Useful information on pool disinfectant solutions.
How to choose a pool disinfectant
Disinfection occurs when sanitation of the pool water is achieved. This means that transmission of infections between persons or from the pool is minimised and that growth of algae and other nuisance organisms is inhibited. Therefore, the use of a pool disinfectant is key.
Chlorine gas is one pool disinfectant method available to professional pool operators to disinfect large community pools. It usually requires dosing with an alkali, such as sodium bicarbonate or soda ash to maintain pH, as hydrochloric acid is formed when elemental chlorine gas is added to water. The Dangerous Goods (Storage and Handling) Regulations limit the use of chlorine gas to pools that have sufficient buffer distances from residences and places of public gathering to minimise the risk of injury, should there be a chlorine gas leak. For this reason gas cylinders and injection points are located within external buildings and not within the pool hall or attached plant rooms.
Sodium hypochlorite is the most versatile pool disinfectant and is widely used. It does pose chemical handling risks, however, particularly in a bulk handling and storage situation. Sodium hypochlorite is strongly alkaline and tends to keep high pH levels. It is generally used in combination with acid or carbon dioxide dosing. It is easily dosed by metering pump, therefore it is flexible in meeting demand. It is stabilised in a caustic solution, thereby having a shelf life of some weeks. Calcium hypochlorite is widely available and suitable for manually dosing pools following closure. It is useful for soft waters in maintaining hardness levels lost by dilution and backwashing. It is generally not used for metered dosing. Tablets are also available which have a number of applications. Lithium hypochlorite is shelf stable, non-scaling and highly soluble in water. It is ideal for use in spa pools. In outdoor situations, cyanuric acid should be used with hypochlorites to reduce chlorine loss from sunlight.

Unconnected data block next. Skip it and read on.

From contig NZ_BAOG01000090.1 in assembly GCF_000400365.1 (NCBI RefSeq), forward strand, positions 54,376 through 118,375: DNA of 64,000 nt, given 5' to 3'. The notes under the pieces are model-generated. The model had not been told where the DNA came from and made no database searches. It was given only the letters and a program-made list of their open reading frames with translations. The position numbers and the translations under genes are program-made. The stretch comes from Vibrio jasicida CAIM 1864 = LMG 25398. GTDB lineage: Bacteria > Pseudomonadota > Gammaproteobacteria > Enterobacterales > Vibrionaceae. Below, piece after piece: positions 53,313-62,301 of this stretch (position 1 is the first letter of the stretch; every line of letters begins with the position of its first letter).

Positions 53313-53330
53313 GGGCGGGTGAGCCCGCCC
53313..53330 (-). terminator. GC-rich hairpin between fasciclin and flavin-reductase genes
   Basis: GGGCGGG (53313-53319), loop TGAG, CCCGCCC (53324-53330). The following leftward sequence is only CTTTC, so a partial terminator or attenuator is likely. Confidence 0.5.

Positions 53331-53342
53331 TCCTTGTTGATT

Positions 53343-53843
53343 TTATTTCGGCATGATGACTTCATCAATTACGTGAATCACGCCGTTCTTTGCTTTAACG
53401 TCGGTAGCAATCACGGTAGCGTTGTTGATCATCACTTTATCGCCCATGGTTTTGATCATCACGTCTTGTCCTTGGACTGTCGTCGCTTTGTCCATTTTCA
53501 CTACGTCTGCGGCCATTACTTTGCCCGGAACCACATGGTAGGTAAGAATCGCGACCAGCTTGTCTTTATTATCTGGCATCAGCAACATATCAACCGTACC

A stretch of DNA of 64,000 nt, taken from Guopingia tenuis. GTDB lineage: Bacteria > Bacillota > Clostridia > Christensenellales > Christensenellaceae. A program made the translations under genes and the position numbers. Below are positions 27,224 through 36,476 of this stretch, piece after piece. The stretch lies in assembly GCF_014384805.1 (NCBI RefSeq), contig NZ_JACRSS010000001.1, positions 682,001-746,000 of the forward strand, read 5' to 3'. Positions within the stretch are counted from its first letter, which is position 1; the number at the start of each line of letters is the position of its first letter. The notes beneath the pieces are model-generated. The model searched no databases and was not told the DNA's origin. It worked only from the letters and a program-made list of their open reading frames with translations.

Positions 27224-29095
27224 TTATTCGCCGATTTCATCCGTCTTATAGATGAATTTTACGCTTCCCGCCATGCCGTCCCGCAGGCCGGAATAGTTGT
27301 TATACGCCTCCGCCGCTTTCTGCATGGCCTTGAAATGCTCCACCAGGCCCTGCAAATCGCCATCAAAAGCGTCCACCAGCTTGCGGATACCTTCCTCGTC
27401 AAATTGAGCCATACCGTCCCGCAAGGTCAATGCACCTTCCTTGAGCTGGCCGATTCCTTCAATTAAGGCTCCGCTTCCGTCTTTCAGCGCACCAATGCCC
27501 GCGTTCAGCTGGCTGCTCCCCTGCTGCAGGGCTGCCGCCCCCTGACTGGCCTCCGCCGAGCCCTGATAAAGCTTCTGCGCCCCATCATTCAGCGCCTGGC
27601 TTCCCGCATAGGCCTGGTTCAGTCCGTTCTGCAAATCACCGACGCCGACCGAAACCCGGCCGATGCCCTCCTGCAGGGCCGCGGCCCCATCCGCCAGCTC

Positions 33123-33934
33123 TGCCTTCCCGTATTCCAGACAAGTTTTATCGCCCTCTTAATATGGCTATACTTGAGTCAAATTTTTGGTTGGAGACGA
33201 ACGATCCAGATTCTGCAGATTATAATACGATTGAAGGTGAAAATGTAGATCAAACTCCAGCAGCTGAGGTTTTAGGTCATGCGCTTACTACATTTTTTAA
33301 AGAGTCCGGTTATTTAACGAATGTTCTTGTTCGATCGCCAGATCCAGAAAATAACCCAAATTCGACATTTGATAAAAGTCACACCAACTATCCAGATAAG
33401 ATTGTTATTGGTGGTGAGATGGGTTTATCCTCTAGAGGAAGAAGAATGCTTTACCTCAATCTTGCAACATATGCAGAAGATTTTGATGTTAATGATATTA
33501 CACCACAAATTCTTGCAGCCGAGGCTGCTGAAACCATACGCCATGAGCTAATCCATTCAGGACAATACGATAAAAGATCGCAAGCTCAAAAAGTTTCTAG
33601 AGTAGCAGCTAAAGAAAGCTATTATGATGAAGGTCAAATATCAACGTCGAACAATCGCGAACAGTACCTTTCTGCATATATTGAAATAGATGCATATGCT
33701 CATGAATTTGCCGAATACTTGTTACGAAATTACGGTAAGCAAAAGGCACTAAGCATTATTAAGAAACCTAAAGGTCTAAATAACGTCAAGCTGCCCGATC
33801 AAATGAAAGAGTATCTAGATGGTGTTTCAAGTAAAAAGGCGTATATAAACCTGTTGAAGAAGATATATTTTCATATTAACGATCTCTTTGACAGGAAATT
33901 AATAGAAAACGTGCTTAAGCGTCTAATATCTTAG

Salt chlorinators use a low voltage electric current to convert chloride salt contained in the pool water into free chlorine, thus an efficient pool disinfectant. Salt-water pools involve minimal chemical handling and daily maintenance, are low in complexity and are therefore recommended for hotels and motels, caravan parks and apartment blocks where professional pool operators are not usually employed. A timer or an automatic sensor and control system can control the operation of a salt chlorinator. A residual of between 2,000–8,000 ppm of salt is maintained in accordance with manufacturers specifications which requires periodic topping up to maintain chlorine production rates. The output of the chlorinator is related to the size or number of the electrode plates. As the chlorine output is fixed, careful consideration of bather loads and chlorine consumption should be considered when installing systems. Scaling of the electrode plates may occur if there is too much calcium hardness in the water, however this should be considered in line with protecting the pool surfaces. The plates should be cleaned with acid periodically in accordance with manufacturer’s directions. In outdoor use, cyanuric acid should be present in salt chlorinated pool water.